BatteriesMaintenance tips

Top 10 tips for taking care of your deep-cycle battery

Deep-cycle solar battery is your energy storage and backup in case of an emergency. Its lifetime can go over 10 years or it might not even reach 6 months. It all depends on the battery maintenance and how you treat it. These simple tips should help you to extend its lifespan.

1. Keep battery charged

Lead-acid batteries should be charged as soon as an opportunity presents itself. Using a partially-charged battery leads to sulfation: lead-sulfate inside a battery crystallises and it can no longer be charged. Partial state of charge, however, is less of a problem for lithium-ion batteries.

What's more, you shouldn't use a fully-charged battery in conjunction with a partially-charged one. The loss of electrical energy goes along with the gain of thermal energy, but an empty battery has higher resistance and heats quicker. If one battery is charged and the other is not, but you're running them as a single unit, you risk overheating the second one to the point of no return.

Battery charge level can be checked via a charge controller or manually with a voltmeter. For example, the voltage of a fully charged 12 V battery should be around 12.6 V. When its load is down to 50%, the voltage is closer to 12.3 V — a sign that it has to be recharged. When the battery is at approximately 20%, its voltage drops to 11.5 V. Voltage also rises, when the battery is being charged: for example, a full battery in a charging state is going to show 14 V, but this number drops after it is disconnected from a charger.

2. Avoid extreme temperatures

Every 15 °F above 77 °F halves the lifetime of a battery

High temperatures drastically shorten the lifetime of a battery. The normal operating temperature for batteries is 77 degrees °F. According to data of Sandia National laboratories, every 15 °F above that mark is going to halve the lifetime of a battery. For example, your battery should last for six years on paper. If the weather in your area heats up to 85 °F on a regular basis, expect it to last for about three years. When the temperature gets really high, it can even provoke an internal explosion of a battery. Cold temperatures affect deep-cycle batteries in another way: the capacity of a battery drops and it needs more current to be charged.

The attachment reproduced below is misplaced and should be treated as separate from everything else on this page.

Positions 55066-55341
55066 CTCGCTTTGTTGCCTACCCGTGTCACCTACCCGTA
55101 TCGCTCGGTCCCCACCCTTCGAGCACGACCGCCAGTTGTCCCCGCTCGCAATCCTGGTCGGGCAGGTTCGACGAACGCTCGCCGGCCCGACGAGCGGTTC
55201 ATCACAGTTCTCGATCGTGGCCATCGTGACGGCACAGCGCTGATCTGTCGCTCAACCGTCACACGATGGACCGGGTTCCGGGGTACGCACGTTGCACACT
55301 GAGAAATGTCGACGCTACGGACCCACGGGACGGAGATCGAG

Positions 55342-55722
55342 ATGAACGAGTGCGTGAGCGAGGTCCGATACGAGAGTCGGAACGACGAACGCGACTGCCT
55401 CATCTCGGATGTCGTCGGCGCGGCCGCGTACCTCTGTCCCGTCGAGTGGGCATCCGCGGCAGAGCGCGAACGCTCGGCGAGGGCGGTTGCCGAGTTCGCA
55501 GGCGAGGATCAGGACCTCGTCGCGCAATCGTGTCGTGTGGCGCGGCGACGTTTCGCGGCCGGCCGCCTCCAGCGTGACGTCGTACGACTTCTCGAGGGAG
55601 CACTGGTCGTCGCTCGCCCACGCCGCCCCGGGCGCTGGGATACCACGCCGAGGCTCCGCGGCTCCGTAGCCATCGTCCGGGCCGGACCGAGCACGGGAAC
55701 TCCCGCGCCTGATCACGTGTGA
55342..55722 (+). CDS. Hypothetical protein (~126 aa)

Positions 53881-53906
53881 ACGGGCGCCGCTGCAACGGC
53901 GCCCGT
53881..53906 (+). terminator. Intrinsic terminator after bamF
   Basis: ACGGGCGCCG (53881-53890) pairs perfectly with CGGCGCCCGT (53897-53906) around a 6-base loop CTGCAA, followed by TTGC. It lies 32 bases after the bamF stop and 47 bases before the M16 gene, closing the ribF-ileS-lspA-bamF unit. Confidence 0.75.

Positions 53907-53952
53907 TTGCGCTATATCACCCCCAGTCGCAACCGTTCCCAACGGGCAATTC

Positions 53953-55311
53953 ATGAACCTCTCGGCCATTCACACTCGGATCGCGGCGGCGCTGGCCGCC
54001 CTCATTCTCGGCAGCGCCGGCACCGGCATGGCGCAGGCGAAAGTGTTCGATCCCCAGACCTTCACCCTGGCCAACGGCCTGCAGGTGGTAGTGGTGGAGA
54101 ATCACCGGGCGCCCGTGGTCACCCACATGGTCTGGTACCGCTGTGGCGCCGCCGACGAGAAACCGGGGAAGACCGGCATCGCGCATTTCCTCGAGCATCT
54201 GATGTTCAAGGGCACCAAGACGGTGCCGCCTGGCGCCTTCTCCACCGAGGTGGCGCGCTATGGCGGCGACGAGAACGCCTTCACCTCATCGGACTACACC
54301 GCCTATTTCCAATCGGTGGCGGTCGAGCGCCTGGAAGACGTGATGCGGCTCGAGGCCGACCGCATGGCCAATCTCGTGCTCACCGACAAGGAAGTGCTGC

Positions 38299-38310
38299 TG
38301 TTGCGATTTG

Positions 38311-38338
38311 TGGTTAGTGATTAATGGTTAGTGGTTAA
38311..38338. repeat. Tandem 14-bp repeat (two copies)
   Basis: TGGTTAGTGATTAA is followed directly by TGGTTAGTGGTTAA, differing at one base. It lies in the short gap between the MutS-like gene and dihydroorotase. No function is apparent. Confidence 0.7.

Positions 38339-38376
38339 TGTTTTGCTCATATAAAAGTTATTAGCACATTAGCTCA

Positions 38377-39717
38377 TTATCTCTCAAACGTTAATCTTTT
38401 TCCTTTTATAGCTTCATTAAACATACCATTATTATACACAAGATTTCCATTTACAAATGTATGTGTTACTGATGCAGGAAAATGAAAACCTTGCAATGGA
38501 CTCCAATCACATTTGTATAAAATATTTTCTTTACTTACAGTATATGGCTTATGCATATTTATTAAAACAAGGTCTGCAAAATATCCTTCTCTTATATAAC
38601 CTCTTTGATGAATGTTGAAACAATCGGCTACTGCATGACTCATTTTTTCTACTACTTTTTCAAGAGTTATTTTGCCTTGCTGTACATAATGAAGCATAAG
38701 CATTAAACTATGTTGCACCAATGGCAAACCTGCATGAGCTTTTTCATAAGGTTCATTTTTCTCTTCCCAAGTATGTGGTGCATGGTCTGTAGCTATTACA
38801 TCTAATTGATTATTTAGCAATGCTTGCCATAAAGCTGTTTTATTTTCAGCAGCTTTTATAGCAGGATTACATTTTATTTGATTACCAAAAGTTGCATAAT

3. Battery doesn't like being inactive

Buying a battery and saving it for a rainy day is honestly not a great idea. Batteries don't like not being used: it shortens their lifespan and decreases efficiency. Therefore, if you have a battery, you better put it to work. However, sometimes there is simply no use for it. Before storing it, charge it fully and disconnect all cables. Put a battery in a cold place (not too cold) and give it a boost once every two months or so.

4. Avoid deep discharge

Lead-acid battery depth of discharge (DOD) is usually around 50% and it's not recommended to discharge it further on a regular basis. For example, a battery that is always discharged by 80% can survive up to 250 cycles. If it was discharged only by 50 %, it could handle up to 750 cycles. Lithium-ion batteries have a much bigger DOD which reaches 80-90%, but a full discharge should be avoided with any battery you have.

5. Flooded lead-acid battery needs water

A part of flooded deep-cycle battery maintenance includes refilling it with distilled water every two weeks. Distilled water can be substituted with deionized water or at least water whose ratio of T.D.S. (Total Dissolved Solids, parts per million) doesn't exceed 200. Remember that plates of a battery should not be exposed to air, because it leads to corrosion. At the same time don't fill the battery all the way to the top — it needs just enough electrolyte to cover the plates. Check out our article on the history of batteries and the basics of their functioning.